A new dawn for local communities
BY Paidamoyo Muzulu
Is this a Zanu PF plot to claim all the successes, especially in the physical infrastructure of education and health, water, roads and electricity?
If the central government, a government that has long failed to deliver services, takes over the financing of education and health facilities, water roads and electricity, will this not collapse? it not more service delivery?
For a moment, let’s put all that aside and see how the system will work in reality.
Zanu PF is ahead of the opposition in the deployment of cadres. Political parties will become more powerful because they will use a model given by the state to select candidates for public office in local communities.
The opposition will have a new kind of headache. Since 2000, it is the brave militants who have stood as candidates. They had nothing to lose against the political violence of the Zanu PF, which the educated and working class feared.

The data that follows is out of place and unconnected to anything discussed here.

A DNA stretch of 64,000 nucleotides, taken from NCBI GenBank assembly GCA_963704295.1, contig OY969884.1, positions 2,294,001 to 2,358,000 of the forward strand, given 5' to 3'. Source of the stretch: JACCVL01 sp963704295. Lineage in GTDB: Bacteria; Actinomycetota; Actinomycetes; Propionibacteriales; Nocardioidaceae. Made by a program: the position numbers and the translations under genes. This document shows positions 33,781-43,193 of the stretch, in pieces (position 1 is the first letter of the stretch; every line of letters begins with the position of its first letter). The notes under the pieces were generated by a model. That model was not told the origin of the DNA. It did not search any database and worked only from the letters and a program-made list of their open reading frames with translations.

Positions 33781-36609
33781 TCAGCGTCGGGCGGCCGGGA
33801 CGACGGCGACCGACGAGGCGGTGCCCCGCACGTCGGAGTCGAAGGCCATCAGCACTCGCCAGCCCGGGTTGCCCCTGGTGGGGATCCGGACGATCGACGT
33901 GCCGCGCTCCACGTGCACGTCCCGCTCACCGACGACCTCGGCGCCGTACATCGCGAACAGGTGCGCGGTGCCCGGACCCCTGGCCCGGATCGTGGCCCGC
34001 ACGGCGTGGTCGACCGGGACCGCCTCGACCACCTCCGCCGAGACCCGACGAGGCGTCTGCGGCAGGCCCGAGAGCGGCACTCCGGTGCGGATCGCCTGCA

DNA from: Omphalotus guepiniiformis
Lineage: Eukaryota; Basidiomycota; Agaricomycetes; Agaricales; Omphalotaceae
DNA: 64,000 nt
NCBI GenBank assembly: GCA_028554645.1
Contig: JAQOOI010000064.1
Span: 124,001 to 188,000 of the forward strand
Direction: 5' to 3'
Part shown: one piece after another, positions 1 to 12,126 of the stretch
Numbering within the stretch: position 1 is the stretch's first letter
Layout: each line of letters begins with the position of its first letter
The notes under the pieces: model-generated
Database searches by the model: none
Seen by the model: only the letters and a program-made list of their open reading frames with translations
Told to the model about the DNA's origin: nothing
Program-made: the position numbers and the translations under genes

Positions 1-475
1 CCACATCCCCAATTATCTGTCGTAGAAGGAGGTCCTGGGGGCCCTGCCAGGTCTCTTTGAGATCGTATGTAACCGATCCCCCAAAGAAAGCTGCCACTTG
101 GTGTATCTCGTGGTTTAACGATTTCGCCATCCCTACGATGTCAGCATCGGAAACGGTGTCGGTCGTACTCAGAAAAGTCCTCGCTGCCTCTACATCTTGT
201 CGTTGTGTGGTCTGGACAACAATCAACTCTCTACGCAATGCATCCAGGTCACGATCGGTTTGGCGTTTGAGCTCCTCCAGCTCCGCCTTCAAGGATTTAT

How will the opposition activists who have dared to risk their lives react? Will they stop their political activism and make room for the educated to campaign alone?
Will this new law perpetually stop the poor and the peasants from dreaming of exercising public functions?
This brings us to another problem. Isn’t it prudent that the law has been changed to create a new electoral system?
Can Zimbabwe do better by simply adopting proportional representation in local government? That kills two birds with one stone. Parties will have the latitude to establish party lists based on nominations from party structures.
Courageous activists will at the same time feel useful if they have a say in the selection of those who will be registered on the party lists.
However, the downside is that there is no guarantee that educated councilors are not corrupt or mismanage local authority affairs.
This is a pivotal moment for Zimbabweans. This is an issue that requires a frank national debate about what a leader is and how they should be selected. Why hasn’t the same principle been applied to parliament or the president’s office?
Zimbabwe has witnessed the collapse of state-owned enterprises over the decades. Mismanagement has largely been committed by educated Zanu PF deployed since independence. This could be another diversionary tactic or simply a way to distance the opposition from the control of local authorities. Time will tell us.
- Paidamoyo Muzulu is a journalist based in Harare. He writes here in a personal capacity.